Acid rain is a term which is used to describe a variety of processes which might more accurately be referred to as acidic deposition. Natural rainfall is slightly acidic due to dissolved carbon dioxide, picked up in the atmosphere. Organisms and ecosystems all over the planet have adapted to the slightly acidic nature of normal rain, and thus it poses no environmental problems. It is an increase in the acidity of rain, caused by human activities such as the combustion of fossil fuels, that has turned acid rain into a problem. Highly acidic rain can damage or destroy aquatic life, forests, crops and buildings, as well as posing a threat to human health.
The actual term "acid rain" was first used over one hundred years ago by British chemist Robert Angus Smith. At that time, he realized that smoke and fumes from human activities could change the acidity of precipitation.
Unfortunately his awareness was not considered an environmental concern until the 1950's. Around this time, increased levels of acidity were discovered in lakes in both Canada and Scandinavia. At first, this was looked at as an interesting situation, rather than a growing problem. Since that time, much research has gone into identifying the sources of acid rain and the damage that it causes. As research continued, the situation reached catastrophe proportions in the late 1970's. By this time, thousands of lakes in Canada and Scandinavia had been declared dead, devoid of life, while emissions of acid gasses continued to rise.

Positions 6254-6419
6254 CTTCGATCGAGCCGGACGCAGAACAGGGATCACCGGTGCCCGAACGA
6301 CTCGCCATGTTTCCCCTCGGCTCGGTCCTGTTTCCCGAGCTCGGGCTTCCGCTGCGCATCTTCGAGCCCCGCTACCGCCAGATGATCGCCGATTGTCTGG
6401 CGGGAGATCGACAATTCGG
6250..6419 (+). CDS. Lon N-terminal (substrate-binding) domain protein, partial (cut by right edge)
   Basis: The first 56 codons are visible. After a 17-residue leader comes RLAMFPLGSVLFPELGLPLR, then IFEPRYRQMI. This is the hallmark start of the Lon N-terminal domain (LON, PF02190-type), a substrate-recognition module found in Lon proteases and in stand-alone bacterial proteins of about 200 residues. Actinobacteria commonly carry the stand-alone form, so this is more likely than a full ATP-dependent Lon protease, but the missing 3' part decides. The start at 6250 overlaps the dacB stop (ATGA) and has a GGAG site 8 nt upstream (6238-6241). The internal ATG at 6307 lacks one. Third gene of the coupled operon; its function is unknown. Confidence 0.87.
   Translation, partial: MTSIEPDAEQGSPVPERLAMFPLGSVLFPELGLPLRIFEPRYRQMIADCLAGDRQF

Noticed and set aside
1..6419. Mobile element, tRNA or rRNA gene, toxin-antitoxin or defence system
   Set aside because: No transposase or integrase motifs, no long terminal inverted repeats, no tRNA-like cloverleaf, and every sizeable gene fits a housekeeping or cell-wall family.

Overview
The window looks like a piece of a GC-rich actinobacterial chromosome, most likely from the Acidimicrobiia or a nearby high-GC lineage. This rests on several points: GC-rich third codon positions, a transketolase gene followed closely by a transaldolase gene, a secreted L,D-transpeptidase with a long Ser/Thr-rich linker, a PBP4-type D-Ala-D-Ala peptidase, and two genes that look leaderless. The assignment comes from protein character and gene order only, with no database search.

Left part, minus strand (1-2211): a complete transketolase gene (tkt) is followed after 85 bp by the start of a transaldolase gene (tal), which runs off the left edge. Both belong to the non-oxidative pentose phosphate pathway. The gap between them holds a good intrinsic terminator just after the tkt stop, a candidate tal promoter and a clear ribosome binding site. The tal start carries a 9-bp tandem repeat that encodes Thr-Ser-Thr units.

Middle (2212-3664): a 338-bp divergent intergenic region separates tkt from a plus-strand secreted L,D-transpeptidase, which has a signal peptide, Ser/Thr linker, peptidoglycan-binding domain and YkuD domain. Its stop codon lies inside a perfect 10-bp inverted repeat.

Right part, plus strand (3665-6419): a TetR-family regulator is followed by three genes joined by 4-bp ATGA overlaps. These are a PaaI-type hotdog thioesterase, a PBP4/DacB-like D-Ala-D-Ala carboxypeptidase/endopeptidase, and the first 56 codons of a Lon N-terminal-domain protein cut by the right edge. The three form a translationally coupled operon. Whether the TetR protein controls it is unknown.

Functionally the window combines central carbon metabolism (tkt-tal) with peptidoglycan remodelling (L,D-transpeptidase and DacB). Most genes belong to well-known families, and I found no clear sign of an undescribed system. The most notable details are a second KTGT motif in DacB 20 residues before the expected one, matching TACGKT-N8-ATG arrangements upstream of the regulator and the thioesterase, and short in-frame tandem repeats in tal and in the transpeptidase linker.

Acid Rain Chemistry
As mentioned earlier, the term acid rain is used to describe a variety of different types of acidic deposition. These include "wet" deposition such as rain, snow and fog, as well as "dry" deposition in the form of acidic gases and dust. The term acid...